– Money market account
    Their returns might be slightly better than savings, but not by much. Also, it’s possible to lose money since it’s an investment.
    – Stock market
    You can sell and withdraw your money quickly, but you might lose money if you need to withdraw suddenly while the price is down. Plus, there’s never a guarantee that you will make money anyway. Also, if you’re constantly moving money in and out of the market, each transaction will cost you a trading fee of $5-10+ apiece, which will add up very quickly.

    Non-liquid investments usually give you a better return in exchange for keeping your money inaccessible. Here are some non-liquid options:
    – Retirement accounts (IRA, 401k, etc.)
    You’re in it for the long haul, and compound interest is your best friend. If you can budget to save some money now for retirement, the returns will be huge. But you generally can’t touch your money until age 60 or higher without paying very costly penalties. The younger you are, the better returns get, so save as much as you can early on.
    – Certificates of Deposit (CDs)
    Returns on CDs aren’t all that great these days, but they’re higher than savings accounts. You can choose investment terms in yearly increments up to 10 years. Longer terms offer higher return rates. Cashing in a CD early will also incur costly penalties, so don’t do it. :-)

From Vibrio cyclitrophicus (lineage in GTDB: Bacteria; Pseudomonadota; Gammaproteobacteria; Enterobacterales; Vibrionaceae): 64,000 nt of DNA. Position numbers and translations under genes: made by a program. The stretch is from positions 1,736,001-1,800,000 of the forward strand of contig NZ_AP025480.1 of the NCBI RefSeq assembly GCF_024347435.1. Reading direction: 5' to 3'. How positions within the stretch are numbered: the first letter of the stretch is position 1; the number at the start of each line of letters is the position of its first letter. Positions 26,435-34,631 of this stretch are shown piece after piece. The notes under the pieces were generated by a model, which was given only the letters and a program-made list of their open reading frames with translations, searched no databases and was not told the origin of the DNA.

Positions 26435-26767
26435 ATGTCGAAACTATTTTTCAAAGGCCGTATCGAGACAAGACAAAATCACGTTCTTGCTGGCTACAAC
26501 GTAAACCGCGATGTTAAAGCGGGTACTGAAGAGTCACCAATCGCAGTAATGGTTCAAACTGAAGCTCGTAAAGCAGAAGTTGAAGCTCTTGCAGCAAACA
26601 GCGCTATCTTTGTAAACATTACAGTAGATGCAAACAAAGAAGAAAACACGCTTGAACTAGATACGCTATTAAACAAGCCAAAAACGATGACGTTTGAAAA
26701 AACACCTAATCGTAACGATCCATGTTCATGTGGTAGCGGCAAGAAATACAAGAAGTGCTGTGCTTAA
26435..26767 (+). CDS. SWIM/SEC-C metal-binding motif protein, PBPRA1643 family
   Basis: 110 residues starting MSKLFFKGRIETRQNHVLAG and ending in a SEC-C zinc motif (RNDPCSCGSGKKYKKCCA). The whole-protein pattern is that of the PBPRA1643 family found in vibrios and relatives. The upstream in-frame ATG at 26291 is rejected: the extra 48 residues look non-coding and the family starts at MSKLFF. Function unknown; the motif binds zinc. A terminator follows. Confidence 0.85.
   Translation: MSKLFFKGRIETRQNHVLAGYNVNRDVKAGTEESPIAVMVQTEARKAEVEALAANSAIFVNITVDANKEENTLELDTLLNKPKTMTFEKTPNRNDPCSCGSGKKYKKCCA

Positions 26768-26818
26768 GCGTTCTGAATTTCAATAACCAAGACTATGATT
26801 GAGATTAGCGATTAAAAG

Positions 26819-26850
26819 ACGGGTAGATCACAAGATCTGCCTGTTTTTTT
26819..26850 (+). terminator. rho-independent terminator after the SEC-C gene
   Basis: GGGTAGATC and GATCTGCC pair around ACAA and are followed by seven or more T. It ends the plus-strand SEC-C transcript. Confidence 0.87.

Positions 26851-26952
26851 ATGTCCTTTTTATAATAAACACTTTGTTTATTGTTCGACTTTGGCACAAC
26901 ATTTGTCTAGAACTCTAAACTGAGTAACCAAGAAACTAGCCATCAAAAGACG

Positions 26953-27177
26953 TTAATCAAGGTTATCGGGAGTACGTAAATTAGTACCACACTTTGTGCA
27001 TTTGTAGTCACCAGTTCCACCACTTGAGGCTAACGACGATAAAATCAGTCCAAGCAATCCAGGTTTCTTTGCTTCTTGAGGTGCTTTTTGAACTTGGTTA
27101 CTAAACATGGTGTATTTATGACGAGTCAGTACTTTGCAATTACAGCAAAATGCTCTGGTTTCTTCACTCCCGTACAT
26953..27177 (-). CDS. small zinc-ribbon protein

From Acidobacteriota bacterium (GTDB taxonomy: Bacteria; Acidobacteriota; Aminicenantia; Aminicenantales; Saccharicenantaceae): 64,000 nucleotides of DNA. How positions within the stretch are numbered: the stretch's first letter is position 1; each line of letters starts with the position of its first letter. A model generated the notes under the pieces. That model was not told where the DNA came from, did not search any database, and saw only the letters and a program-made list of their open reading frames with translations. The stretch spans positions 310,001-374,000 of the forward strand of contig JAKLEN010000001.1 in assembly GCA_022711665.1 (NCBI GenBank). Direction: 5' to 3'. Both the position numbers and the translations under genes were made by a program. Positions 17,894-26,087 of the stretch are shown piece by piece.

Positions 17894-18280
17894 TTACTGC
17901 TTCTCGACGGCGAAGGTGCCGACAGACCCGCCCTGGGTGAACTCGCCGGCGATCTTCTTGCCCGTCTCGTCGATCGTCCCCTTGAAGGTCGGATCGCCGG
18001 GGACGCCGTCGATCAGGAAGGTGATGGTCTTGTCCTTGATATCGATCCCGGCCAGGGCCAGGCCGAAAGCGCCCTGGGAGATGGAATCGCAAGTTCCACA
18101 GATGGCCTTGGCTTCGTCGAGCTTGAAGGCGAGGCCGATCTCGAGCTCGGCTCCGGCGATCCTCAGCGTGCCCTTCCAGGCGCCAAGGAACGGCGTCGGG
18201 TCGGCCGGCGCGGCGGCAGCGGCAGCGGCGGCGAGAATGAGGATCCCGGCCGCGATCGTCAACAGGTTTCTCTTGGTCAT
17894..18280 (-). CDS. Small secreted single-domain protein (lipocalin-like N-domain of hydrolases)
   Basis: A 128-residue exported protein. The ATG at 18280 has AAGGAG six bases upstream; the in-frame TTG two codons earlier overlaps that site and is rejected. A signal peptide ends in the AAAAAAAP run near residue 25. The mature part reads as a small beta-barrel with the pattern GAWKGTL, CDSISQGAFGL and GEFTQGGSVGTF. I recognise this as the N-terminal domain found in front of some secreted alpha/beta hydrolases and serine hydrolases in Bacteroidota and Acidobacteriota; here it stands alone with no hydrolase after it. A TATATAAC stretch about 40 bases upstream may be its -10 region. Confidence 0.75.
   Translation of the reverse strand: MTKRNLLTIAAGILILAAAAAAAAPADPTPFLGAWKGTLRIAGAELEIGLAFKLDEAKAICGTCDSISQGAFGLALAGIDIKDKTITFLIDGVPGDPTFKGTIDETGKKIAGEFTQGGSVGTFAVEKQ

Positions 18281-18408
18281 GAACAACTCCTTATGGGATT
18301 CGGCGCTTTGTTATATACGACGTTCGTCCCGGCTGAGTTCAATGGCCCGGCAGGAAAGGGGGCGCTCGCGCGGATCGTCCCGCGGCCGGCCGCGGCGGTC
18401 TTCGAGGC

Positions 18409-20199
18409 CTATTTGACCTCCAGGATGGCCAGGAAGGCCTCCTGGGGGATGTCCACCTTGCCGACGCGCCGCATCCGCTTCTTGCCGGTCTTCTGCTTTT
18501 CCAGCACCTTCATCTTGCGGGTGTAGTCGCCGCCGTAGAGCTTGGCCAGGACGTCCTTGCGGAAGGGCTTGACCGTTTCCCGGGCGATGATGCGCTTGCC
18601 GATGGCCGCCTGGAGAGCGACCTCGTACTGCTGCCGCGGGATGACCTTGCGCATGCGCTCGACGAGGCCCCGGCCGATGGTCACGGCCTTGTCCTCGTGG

– Peer-to-peer lending
    As long as you stay diversified over as many loans as possible, you mitigate the losses from defaults and can get a very good return. Loans are usually stuck at 3 years, though 5 year loans now exist. You will gradually get your money back (with interest) over the length of the loan, receiving a small portion from every monthly payment from the borrowers. That money is freely available to you right away because it’s back in your pocket. But if you need to withdraw your entire investment, you can’t. You may be able to sell your loan to another investor, but there’s no guarantee someone will want to buy it from you.

    Middle of the road.
    If you really need to be pretty liquid, you’ll be hard-pressed to find anything that will fill your needs and give you decent returns. If you can’t find a high-yield checking account like I mentioned above, short-term CDs are worth a look. CDs are sometimes offered in small terms as short as 3 or 6 months. Those have much lower returns, of course. But compared to a pitiful savings account, it’s a little something extra. Right now Discover Bank is offering 1.0% on 6-month CDs, which isn’t much, but it’s 11x what I’m getting in my savings account at 0.09%.